In five studies the HRQOL in BA patients was assessed using different parameters including social status, school, university, and/or sports performance. In four out of five studies, more than 70% of BA patients had a normal life and satisfactory rate of HRQOL (19-22). In addition, in Valayer’s study that was conducted in France, only 31% of BA patients had normal school performance (18).

8.3. Meta-Analysis

According to Figure 2, the extracted data enables five separate meta-analysis to compare the HRQOL assessed using PedsQL4 between BA patients and the healthy control group (10, 13, 15). No publication bias was observed in the HRQOL score and subscores (Egger test P value > 0.05). Considering the presence of heterogeneity in HRQOL total score (I2 = 52.65, Q = 4.23, P = 0.12) random effect model was used. The results of meta-analysis indicated that the HRQOL in BA patients living with their own liver was significantly lower than general population [SDM = -0.46 (95% CI: -0.74, -0.18), P = 0.001].

Meta-analysis of comparison the quality of life between biliary atresia and healthy population. A, total score; B, emotional domain; C, physical functioning domain; D, school functioning domain; E, social domain.
Figure 2. Meta-analysis of comparison the quality of life between biliary atresia and healthy population. A, total score; B, emotional domain; C, physical functioning domain; D, school functioning domain; E, social domain.

In terms of PedsQL4 sub-scores, heterogeneity was found in emotional (I2 = 75.29, Q = 8.09, P = 0.01) and school functioning (I2 = 93.33, Q = 8.09, P < 0.001) subscores. The results of random model meta-analysis showed that the level of school functioning [SDM = -1.18 (95% CI: -2.34, -0.02), P = 0.03] was significantly lower in BA patients compared with those of the normal population. However, in the case of emotional subscore, there was no significant difference between BA patients and the general population [SDM = -0.22 (95% CI: -0.61, 0.16), P = 0.25]. In the case of physical (I2 = 30.38, Q = 2.87, P = 0.2) and social functioning (I2 = 0.00, Q = 1.53, P = 0.4), fixed effect model was used since heterogeneity was not observed between studies. The results of meta-analysis showed that the levels of physical [SDM = -0.40 (95% CI: -0.55, -0.26), P < 0.001] and social functioning [SDM = -0.28 (95% CI: -0.42, -0.13), P < 0.001] were significantly lower in BA patients compared with those of the normal population.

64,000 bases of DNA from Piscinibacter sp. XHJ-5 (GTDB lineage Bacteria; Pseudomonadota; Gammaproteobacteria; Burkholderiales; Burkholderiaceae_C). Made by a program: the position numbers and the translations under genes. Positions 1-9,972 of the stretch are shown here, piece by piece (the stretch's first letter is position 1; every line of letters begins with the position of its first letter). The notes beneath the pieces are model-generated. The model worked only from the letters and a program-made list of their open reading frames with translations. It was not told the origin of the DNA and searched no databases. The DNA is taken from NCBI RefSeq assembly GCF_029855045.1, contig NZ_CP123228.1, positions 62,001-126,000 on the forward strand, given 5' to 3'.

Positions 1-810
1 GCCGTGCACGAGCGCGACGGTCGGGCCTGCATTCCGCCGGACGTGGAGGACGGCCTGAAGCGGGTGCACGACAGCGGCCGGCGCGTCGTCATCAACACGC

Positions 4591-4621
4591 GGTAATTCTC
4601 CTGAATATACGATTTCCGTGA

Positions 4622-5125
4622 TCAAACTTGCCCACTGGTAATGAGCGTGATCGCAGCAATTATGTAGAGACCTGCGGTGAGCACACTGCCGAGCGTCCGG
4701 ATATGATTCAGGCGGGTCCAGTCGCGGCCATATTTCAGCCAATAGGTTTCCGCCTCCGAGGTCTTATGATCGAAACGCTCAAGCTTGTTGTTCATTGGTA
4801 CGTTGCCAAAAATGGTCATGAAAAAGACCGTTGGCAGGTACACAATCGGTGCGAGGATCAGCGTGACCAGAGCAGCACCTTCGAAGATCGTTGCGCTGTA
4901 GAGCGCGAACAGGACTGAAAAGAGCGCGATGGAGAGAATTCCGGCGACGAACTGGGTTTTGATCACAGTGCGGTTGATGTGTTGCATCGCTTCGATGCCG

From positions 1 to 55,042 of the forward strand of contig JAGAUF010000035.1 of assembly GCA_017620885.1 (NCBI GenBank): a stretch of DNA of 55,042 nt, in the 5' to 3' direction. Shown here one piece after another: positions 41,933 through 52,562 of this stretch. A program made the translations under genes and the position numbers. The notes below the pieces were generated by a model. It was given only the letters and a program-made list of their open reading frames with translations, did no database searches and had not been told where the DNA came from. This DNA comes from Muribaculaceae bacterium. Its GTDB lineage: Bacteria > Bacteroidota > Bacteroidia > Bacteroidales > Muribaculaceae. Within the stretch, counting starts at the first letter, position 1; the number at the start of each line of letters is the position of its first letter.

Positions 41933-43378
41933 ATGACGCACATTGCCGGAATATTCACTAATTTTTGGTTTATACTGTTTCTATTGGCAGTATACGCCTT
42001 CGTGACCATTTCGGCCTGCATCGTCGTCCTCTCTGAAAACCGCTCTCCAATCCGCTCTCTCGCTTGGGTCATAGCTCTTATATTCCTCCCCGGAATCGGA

9. Conclusions

There has been much advancement in the management of children with BA and accordingly the survival rate of these children has been improved. Nowadays, a great attention is being paid to the HRQOL of these patients. Although there have been numerous studies to analyze the HRQOL of children with BA, to the best of our knowledge, this study is the first systematic review and meta-analysis aimed to investigate the HRQOL in BA patients who survived with their own liver comparing the results with those of the healthy population. Out of 10 studies that assessed HRQOL in patients with BA, only five studies used valid methods for evaluating HRQOL (using PedsQL4 (3 studies), SF-36 (two studies)) (10, 13, 15-17). These studies compared the HRQOL between BA patients and healthy populations. Of these, only two studies specifically selected the healthy control groups for the study (10, 13). All these studies were conducted on children and adolescents (< 18 years) except for one study that evaluated the HRQOL in BA patients over 18 (17).

Two of the three studies that used PedsQL4 reported a low level of HRQOL total score in BA patients compared with healthy control groups with the greatest difference in school functioning domain (10, 13). Also, two studies used SF-36C questionnaire for outcome assessment (16, 17). According to the results of these studies, there was no significant difference between BA patients and healthy populations in all domains of SF-36 except for general health (in Japanese and Dutch populations) and social functioning (in Japanese population).